Thursday, December 7, 2023

Stations: Ellicott

Rancho San Andrés west of Watsonville hosted four Southern Pacific Railroad stations at various times, but the oldest and most versatile was Ellicott near the modern-day junction of Buena Vista Drive and San Andreas Road.

A double-headed Southern Pacific excursion train passing through Ellicott, April 25, 1949. Photo by Wilbur C. Whittaker. [Jim Vail – colorized using MyHeritage]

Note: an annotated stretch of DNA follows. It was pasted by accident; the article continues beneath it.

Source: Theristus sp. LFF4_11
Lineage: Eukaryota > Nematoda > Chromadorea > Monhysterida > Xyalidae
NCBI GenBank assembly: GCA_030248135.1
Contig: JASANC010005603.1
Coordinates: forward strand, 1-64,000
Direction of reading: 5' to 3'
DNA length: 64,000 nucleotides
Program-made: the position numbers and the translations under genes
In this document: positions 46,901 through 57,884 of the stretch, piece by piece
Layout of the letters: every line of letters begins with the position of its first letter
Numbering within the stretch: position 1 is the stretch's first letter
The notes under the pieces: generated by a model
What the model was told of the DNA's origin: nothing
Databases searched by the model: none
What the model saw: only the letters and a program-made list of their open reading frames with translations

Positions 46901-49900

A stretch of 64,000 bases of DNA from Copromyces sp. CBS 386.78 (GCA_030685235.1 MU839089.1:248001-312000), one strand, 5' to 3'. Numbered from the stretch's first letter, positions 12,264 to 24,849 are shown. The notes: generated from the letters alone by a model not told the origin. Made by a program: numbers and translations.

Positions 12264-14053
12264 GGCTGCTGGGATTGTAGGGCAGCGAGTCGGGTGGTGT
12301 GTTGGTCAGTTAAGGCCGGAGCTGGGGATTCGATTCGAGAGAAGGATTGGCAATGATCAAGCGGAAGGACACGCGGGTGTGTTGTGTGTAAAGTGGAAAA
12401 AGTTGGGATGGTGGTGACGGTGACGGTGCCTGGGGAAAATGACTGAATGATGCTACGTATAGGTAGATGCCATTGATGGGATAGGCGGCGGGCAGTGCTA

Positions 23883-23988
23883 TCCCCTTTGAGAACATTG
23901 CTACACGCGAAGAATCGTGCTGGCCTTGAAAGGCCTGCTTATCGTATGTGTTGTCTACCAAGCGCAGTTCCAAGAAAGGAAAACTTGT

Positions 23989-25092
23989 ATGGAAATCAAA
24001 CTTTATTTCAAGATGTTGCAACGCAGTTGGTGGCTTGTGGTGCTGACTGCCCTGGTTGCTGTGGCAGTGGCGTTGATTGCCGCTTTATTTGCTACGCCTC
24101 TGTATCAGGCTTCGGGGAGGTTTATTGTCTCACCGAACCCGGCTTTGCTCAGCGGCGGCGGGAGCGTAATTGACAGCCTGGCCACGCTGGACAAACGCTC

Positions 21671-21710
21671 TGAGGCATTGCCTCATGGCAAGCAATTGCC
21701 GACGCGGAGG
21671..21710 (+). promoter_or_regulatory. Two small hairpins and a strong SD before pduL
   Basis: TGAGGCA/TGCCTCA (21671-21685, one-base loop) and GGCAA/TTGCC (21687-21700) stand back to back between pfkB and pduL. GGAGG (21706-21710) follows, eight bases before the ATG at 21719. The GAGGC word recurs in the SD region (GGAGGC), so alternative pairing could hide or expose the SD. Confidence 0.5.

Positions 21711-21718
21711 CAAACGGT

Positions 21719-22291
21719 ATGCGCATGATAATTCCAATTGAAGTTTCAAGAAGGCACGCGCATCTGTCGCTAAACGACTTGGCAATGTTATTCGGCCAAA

Ellicott was established by the Santa Cruz Railroad in 1876 under the name San Andres. By the time Southern Pacific took over the line in 1881, this name had degraded to its common phonetic spelling: San Andreas. Its namesake was a Mexican rancho granted to José Joaquín Castro on November 26, 1833. Several of his descendants remained on the property after his death from smallpox in 1838. At 8,911 acres, Rancho San Andrés was a mid-sized rancho bounded on the north by Ranchos Aptos and Laguna de las Calabesas, the east by Harkins Slough, the south by Watsonville Slough’s outlet, and the west by the Monterey Bay. The area was predominantly ranch- and farmland, with significant sections of forest, a sprawling swamp, and six continuous miles of beach. A two-story adobe home was erected in the 1840s, probably by Joaquín’s son Juan José Castro, on the northeastern edge of the rancho. This survives today as the Castro Adobe State Historic Park. In 1852, Joaquín’s widow, María Antonia Amador, contested his will leading to the first subdivision of the estate. Another lawsuit in 1872 resulted in a second partition, after which the Castro family lost all of their land except for that in Larkin Valley.